• Almost all of the photos in the presentation were found on Flickr’s Creative Commons pool and attribution is provided on each slide.

Thanks to everyone who came out Friday! And for those who were unable to make it (it was a glorious September Friday afternoon, after all!), I look forward to seeing you at my next presentation (I have an upcoming session on Copyright and DRM as part of this series to be scheduled for later in the Fall).

Originally published on EduFuturist.com

Disruptive Technology for the Traditional Lecture Model

At the request of Vince Kellen, CIO of the University of Kentucky, I produced the following chart exploring a continuum of the potential of various technologies to disrupt the traditional lecture model of course delivery.

Lecture Disruption Technology Chart

(Chart (c) 2010 University of Kentucky All Rights Reserved)

The idea behind the chart is to examine a continuum of the potential for disruption to the traditional “sage on the stage” model of course delivery posed by a variety of technologies.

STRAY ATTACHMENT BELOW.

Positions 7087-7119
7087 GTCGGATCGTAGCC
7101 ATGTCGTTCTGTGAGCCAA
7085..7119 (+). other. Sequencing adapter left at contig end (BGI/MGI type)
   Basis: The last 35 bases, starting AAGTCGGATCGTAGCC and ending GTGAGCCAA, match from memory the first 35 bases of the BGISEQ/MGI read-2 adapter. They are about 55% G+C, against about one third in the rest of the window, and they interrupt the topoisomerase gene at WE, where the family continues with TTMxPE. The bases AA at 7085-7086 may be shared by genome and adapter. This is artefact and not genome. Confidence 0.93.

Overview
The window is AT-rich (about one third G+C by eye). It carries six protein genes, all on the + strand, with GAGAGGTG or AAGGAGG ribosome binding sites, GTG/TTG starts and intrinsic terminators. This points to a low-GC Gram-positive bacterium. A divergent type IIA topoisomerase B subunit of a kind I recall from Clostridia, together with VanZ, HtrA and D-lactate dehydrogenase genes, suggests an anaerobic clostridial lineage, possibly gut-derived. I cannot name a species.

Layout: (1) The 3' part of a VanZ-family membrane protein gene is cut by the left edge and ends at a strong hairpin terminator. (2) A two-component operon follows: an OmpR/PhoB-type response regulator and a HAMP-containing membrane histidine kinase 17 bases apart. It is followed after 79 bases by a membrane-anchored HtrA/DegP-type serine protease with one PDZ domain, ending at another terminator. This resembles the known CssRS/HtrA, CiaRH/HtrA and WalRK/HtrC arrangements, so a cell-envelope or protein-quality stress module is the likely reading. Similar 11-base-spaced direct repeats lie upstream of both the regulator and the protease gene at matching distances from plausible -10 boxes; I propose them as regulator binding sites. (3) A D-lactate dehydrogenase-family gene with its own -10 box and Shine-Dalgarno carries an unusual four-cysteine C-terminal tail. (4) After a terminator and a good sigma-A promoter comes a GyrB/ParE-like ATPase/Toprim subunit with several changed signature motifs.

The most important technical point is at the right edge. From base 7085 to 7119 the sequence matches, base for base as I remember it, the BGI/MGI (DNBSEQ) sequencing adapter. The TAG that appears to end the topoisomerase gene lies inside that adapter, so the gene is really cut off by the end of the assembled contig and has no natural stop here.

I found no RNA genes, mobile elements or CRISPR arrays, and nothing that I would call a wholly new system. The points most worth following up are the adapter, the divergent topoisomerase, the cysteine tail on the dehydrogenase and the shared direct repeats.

To the left of the chart, we find those technologies that are most conducive to the preservation and enhancement of the traditional lecture model. Technologies such as slideware (PowerPoint, Keynote) and the Learning Management System (Blackboard, Mookle, Sakai) serve to reinforce those traditional aspects of this model by making it easier to conduct extant course functions. As one moves to the right on the chart, however, we see the introduction of technologies that increasingly disrupt the lecture model, as well as what we think of as the traditional face-to-face course. Color-coded columns are an attempt to group these technologies together into categories. For example, I’ve placed Second Life and Adobe Connect Pro into the same column as they – at a basic level – seek to preserve an existing classroom form and function, but pushed out into the online setting. The goal of both in education has, heretofore, been an effort at preserving a synchronous environment. Certainly, Second Life can (and sometimes does) go beyond that, but in my analysis, has not gone as far as it could toward the asynchronous experience.

The maximally disruptive technologies on the right are categorized as such because they do the most to take learning outside the traditional classroom environment, bounded by static and predictable time and space, and move learning out into the world in an asynchronous manner.